A sea otter named Laura has died at the national aquarium, Den Blå Planet, just a few weeks after being transferred from the Alaska SeaLife Center together with two other animals of the same species, Metroxpress reports.
The zookeeper Breyt Walther told Metroxpress that staff at the aquarium had been concerned for the animal from early on. “Over the first couple of days, they all bore the natural signs of jetlag and tiredness after the long journey,” she said.
“But, while the others became more active and curious, Laura slept a lot and didn’t eat a lot.”
Examined for bowel obstruction
Suspicious that Laura was suffering from a physical affliction, the staff at the aquarium conducted tests. “On Friday we separated her from the others so that we could have her under closer supervision, Walther explained.
“She was moved to the hospital, where she was inspected under general anaesthetic. We were afraid that there was a bowel obstruction or something in the stomach region, but the inspection didn’t reveal anything.”
Despite waking up after the procedure, the animal died on Saturday.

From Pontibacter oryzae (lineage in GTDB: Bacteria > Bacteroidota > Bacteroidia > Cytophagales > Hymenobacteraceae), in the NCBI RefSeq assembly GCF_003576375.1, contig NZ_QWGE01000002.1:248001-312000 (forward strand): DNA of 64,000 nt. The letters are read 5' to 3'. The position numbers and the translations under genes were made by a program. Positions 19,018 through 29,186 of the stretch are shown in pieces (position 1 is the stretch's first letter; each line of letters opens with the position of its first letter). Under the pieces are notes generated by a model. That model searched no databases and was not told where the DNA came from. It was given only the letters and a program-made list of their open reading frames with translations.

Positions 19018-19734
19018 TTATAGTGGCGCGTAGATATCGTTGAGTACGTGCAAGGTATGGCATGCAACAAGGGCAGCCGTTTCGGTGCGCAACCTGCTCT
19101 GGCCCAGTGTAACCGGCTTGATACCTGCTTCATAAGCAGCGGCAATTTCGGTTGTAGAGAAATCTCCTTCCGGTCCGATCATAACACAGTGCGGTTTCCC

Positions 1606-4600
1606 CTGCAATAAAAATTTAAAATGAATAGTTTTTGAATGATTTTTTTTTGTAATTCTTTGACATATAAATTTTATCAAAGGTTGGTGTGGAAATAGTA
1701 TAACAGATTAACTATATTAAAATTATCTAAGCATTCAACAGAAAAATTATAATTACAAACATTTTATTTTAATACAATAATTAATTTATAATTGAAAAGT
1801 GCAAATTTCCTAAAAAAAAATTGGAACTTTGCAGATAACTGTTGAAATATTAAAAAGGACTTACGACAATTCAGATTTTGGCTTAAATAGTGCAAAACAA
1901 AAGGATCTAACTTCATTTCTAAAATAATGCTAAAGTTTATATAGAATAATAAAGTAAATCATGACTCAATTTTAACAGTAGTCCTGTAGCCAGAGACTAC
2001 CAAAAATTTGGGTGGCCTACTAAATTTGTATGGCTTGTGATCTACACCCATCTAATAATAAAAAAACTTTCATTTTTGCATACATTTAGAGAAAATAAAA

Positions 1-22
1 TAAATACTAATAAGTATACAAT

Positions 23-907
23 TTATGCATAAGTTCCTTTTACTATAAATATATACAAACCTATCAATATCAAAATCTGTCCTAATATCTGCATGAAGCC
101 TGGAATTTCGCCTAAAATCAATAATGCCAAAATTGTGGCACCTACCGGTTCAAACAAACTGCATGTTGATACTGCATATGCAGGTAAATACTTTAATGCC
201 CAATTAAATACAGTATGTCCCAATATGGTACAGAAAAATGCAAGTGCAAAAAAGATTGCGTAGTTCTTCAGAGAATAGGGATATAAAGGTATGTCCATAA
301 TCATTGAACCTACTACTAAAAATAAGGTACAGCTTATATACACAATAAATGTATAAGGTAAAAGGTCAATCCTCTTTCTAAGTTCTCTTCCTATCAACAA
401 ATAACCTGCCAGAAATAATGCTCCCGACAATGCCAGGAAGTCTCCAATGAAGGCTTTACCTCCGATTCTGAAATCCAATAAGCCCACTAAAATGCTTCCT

First in Denmark
The remaining two sea otters are in good health according to Walther. “They are doing really well and there has been no reaction to Laura’s death,” she said.
The arrival of the three marine mammals marked the first time sea otters have been in Denmark. Lisbon Aquarium is the only other place in Europe the species can be seen.
Zoo leopards in breeding programme
Meanwhile, Copenhagen Zoo will also be saying goodbye to two of its residents, but under happier circumstances. DR reports that the zoo will be sending two of its young Amur leopards to the USA as part of a breeding programme.
Amur leopards are critically endangered with only around 50 left in the wild.
Mads Bertelsen, a vet at the zoo, explained that the transfer is part of conservation efforts.
“It’s a very, very important animal for breeding co-operation and it is important that the animals breed with those that are least related to them,” he said.